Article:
Ruben Rencap

By bne IntelliNews December 17, 2009

Ben Aris in Moscow -

This was the second time that Renaissance Capital nearly went bust. Set up in 1995 by Moscow legend Boris Jordan as part of the Renaissance Group, the investment bank only just made it through the 1998 crisis.

Jordan sold out to his partner and co-founder Stephen Jennings, who stitched together a rescue and hung on long enough to be lifted back into the game by the boom that started in 1999.

This time round, Renaissance, or Rencap as it's known in the market, came even closer to going belly up when financial markets around the world went into freefall in the second week of September. Rumour has it that the bank had to come up with $400m at short notice and didn't have it. Whatever the truth, a deal was quickly cut with oligarch and Russia's richest man Mikhail Prokhorov, who bought a 49% stake in the bank.

The deal got a lot of play in the press, but this was actually the second time that Rencap has teamed up with Prokhorov; the bank formally merged with his MFK (International Financial Company) bank shortly before the 1998 crisis and even managed to put out a few weeks of co-branded research before the financial system went into meltdown. The two sides quickly de-merged and the deal has disappeared into the fog that surrounds much of what happened in Russia during the 1990s.

In many ways this crisis is playing out in a very similar fashion to the last one. Like 10 years ago, the deep fall is being followed by a strong bounce. Almost exactly a year after the panic selling started, Jennings announced in a round robin to the surviving Rencap staffers that "the crisis is over" and the bank is back in aggressive growth mode.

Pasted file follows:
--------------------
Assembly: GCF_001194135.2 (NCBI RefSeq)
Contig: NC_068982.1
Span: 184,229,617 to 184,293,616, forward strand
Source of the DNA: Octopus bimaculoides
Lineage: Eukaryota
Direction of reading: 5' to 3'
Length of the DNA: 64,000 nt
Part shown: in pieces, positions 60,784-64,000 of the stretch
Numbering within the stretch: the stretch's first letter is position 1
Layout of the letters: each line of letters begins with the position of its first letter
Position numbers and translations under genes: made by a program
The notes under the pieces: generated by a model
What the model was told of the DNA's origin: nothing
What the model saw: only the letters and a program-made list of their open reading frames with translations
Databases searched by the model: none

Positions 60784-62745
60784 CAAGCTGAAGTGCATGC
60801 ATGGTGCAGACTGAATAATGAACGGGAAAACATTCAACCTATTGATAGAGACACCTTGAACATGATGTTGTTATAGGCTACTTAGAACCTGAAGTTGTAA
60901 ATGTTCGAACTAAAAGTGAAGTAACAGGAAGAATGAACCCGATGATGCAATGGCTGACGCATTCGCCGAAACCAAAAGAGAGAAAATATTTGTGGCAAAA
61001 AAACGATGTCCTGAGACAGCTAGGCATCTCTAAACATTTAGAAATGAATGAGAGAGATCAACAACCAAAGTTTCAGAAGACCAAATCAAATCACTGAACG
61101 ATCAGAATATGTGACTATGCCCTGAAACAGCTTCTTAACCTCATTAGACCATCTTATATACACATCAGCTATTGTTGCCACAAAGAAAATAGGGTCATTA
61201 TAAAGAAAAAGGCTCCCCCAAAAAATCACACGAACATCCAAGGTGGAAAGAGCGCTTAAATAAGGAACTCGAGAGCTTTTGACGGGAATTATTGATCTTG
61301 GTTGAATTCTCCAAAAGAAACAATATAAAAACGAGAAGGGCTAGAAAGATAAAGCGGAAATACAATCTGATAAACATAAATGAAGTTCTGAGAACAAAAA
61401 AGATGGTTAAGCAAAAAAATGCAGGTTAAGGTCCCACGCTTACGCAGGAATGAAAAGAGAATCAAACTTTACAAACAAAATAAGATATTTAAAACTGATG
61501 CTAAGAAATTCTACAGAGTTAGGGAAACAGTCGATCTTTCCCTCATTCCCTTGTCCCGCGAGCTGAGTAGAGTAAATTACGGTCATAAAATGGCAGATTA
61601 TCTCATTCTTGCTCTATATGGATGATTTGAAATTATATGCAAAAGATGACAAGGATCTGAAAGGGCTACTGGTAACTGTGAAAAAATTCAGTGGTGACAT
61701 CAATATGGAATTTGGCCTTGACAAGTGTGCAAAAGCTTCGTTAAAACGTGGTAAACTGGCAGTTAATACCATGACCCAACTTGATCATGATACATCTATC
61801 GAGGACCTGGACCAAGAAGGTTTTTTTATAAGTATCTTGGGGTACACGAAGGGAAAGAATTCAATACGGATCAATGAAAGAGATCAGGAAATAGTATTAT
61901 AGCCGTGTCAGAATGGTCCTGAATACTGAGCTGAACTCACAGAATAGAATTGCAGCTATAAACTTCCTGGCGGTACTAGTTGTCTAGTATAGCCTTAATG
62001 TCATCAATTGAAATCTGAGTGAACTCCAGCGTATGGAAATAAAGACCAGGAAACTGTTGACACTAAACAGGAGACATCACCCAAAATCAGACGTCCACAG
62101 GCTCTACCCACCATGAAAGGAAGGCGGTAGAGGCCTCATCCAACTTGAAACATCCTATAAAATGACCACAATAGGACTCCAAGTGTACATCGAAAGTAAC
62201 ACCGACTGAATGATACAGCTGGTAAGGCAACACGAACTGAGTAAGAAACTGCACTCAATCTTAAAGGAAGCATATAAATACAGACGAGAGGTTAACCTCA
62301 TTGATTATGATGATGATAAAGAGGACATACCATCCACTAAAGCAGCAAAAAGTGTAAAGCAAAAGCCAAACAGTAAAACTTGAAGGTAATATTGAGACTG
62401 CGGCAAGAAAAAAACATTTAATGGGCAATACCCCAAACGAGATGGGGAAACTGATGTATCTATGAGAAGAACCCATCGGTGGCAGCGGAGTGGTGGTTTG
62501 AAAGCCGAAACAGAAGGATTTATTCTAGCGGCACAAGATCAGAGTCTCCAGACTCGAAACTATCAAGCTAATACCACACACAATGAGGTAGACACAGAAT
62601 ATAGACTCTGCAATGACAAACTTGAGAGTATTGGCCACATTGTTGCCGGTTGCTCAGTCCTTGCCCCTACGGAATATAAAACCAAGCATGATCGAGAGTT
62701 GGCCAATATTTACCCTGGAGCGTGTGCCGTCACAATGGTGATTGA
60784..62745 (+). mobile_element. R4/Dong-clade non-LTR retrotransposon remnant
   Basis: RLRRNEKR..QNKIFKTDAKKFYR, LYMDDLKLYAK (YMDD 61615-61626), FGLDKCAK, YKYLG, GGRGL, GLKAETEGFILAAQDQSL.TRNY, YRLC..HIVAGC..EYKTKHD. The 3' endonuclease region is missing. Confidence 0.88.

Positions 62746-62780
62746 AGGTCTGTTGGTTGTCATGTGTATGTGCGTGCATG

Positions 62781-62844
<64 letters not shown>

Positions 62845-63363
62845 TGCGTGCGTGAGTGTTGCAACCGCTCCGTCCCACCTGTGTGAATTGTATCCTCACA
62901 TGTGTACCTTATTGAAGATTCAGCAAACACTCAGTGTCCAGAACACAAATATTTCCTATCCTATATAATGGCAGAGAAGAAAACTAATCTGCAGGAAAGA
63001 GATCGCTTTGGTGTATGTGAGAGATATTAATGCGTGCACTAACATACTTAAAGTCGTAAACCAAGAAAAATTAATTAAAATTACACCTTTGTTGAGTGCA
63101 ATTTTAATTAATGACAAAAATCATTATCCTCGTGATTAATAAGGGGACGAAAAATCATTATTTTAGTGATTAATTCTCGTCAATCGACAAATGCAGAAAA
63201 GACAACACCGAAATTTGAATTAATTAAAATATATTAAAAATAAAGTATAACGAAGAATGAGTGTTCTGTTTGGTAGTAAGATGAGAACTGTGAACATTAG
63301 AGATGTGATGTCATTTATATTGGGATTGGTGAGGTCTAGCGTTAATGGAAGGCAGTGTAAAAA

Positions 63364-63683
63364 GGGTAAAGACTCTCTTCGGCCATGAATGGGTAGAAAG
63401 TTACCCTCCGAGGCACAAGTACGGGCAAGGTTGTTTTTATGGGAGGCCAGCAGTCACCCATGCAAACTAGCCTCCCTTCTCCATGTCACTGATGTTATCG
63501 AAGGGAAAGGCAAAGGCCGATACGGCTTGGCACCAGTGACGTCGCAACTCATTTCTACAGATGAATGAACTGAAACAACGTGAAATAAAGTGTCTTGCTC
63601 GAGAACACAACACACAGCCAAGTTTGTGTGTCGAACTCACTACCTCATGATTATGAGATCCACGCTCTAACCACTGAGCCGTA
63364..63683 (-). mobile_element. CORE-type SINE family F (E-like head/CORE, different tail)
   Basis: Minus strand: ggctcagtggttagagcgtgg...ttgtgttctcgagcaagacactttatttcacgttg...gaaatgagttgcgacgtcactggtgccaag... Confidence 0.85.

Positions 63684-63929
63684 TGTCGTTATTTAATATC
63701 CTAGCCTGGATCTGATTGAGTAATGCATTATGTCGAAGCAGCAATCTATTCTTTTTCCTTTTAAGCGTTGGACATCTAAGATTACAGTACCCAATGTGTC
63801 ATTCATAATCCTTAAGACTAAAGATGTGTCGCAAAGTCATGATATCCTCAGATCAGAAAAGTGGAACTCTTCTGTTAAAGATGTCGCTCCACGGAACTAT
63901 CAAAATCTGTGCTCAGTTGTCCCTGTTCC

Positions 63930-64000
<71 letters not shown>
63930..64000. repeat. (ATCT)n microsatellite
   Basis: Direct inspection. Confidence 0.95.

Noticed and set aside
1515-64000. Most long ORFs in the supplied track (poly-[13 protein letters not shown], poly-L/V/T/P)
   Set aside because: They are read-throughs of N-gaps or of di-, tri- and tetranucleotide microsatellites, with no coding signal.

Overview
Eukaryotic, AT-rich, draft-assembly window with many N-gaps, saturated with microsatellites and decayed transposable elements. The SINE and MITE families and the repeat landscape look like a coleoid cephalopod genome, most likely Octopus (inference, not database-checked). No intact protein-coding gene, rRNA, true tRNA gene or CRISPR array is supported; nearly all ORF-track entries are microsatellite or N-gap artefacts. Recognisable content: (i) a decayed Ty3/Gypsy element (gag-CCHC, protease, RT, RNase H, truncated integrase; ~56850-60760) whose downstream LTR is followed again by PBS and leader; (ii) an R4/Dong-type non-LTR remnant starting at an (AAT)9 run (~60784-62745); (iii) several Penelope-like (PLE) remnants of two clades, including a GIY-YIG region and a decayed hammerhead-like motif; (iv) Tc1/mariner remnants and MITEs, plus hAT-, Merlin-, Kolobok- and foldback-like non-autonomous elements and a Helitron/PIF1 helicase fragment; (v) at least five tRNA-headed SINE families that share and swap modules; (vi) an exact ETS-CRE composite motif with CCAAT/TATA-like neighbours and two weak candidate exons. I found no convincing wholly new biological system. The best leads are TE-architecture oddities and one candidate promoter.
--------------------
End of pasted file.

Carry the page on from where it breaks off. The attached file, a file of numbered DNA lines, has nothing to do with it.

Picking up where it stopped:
The man tasked with leading the bank out of the crisis is Ruben Aganbegyan who took over as president of Rencap earlier this year. With the bank almost from the start, Aganbegyan is in deep with the Russian elite - both commercial and political - and was thrown in at the deep end. "In the first three months of this year we were cost cutting, but by the second quarter we'd finished the process," says Aganbegyan. "And cost means people."

The collapse hurt everyone, but Rencap seemed to smart more than most. As many as 300 staff were cut in a week in the midst of the bloodbath in March and the overall staffing level was slashed from about 1,350 to 650. As the summer approached, management waited to see if the world was about to fall into the abyss or would merely remain teetering on the edge. "By the middle of the year, we saw that things were picking up and put everyone on vice president and below back on their old salaries. By September [this year], we were in post-crisis mode. It was partly a psychological view, but we believed that we were coming out of the crisis and so it was time to go on the offensive again. Better to attack than defend if you want to get the clients and the work. We hired 50 more people in September alone and we are looking at growth again as international sales are very high; things turn around quickly."

Russia's other leading investment banks like VTB Capital and Troika Dialog apparently dodged the bullet and remained more or less fully staffed throughout the last year. But Aganbegyan says the difference is one of tactics. While the other two big investment banks were more concerned with their image, and so bled cash rather than sack staff, Rencap decided it was more important to cut costs and damn the publicity.